Month: November 2017

The art we make, the words we profess

It is almost a year since the rebirth of Start journal. Artists write about their work and that of other artists. Art historians theorise and contextualise art, locating the social and political circumstances out of which it arises. Exhibition reviews are invaluable, as are readers’ comments both digitally on the journal pages and in live conversations. Editor in Chief Margaret Nagawa gives an overview of what was published in the latest issue.

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Plate 2: Abstract image of Kampala made by Canon and hosted on his website. (http://www.urbanunkindness.com/)

There is little I can say about Canon that he would agree with

Canon should be described as an artist before a photographer. From both his art and being in his company it is undeniable that he is one of the most uncompromising people I have ever met. Attempting to present Canon has proven to be the most challenging part of a longer study on Kampala’s urban photographers and artists and I feel that it is necessary to disclaim the highly subjective nature of my attempts to do so. – By Alex L. Rogerson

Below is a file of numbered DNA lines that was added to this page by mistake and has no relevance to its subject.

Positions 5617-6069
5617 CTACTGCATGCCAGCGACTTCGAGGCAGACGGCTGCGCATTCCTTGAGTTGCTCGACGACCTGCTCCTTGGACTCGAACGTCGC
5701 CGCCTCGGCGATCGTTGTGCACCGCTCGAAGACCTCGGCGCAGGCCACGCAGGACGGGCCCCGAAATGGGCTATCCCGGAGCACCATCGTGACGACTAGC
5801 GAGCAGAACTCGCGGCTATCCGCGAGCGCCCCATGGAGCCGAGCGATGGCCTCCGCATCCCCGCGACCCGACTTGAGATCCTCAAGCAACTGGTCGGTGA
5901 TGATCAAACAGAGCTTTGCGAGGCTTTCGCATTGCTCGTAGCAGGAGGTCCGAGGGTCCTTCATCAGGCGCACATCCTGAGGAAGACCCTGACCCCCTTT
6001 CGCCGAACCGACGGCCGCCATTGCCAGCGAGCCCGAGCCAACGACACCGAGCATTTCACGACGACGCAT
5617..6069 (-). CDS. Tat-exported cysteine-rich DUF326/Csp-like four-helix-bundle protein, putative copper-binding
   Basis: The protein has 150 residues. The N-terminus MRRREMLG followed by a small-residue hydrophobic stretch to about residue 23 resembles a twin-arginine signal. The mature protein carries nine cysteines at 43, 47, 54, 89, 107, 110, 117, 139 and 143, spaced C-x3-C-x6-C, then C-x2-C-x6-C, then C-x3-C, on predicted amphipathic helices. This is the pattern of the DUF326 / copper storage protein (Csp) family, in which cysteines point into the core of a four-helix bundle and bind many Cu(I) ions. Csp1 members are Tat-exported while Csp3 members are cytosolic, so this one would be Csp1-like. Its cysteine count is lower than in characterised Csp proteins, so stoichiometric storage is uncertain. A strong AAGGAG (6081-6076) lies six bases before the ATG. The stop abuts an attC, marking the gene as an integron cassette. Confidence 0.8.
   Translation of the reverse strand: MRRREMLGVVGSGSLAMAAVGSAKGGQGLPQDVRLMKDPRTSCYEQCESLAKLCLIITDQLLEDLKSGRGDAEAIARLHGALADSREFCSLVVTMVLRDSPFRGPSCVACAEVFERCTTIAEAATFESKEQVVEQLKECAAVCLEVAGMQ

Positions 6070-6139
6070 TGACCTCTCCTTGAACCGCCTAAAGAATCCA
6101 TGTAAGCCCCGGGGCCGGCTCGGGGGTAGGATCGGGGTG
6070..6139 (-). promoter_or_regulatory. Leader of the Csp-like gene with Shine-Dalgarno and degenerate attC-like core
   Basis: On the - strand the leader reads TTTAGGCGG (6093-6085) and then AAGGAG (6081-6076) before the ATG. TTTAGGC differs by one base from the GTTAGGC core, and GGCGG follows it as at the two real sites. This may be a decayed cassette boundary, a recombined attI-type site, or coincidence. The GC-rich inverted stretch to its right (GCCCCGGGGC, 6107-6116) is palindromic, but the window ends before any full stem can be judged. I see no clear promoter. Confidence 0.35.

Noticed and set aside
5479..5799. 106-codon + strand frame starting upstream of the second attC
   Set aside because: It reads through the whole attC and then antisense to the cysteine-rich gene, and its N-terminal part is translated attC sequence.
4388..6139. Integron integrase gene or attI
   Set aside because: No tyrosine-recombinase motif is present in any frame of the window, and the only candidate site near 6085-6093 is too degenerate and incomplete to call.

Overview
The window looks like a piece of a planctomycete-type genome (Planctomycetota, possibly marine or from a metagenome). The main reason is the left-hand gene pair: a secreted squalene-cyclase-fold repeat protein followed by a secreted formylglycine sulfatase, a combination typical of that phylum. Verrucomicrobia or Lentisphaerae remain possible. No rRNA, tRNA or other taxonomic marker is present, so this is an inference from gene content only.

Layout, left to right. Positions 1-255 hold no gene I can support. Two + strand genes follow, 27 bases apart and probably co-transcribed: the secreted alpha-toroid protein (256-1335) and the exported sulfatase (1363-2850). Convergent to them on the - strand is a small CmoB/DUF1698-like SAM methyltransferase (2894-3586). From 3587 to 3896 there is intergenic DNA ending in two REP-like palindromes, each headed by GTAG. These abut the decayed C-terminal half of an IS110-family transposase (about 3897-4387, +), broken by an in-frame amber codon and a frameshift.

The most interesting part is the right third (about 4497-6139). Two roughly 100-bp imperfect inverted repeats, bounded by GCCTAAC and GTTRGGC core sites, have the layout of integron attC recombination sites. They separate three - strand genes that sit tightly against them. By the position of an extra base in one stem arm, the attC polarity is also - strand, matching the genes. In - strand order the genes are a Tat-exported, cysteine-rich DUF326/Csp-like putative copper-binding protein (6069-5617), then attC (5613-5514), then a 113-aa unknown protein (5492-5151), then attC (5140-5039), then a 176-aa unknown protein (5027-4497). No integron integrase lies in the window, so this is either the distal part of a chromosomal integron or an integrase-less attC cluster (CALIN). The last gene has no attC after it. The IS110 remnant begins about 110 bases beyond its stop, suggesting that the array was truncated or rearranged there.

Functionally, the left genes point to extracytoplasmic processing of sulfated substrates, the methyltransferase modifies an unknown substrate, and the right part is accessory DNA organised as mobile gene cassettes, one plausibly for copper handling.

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Plate 1 Damien Hirst, The Physical Impossibility of Death in the Mind of Someone Living, 1991. This artwork became a symbol for experimental Young British Art in the 1990s. Source: damienhirst.com

Why Damien Hirst is the greatest artist ever and why every artist should try to emulate him

“Why should an artist live and die as a pauper? Why would an artist be harshly criticized for making a living out of their gift? Why should an artist want to shift the laws of living? Why should artists not stand tall and say they want to be successful and rich?” These are the questions Matt Kayem asks himself.

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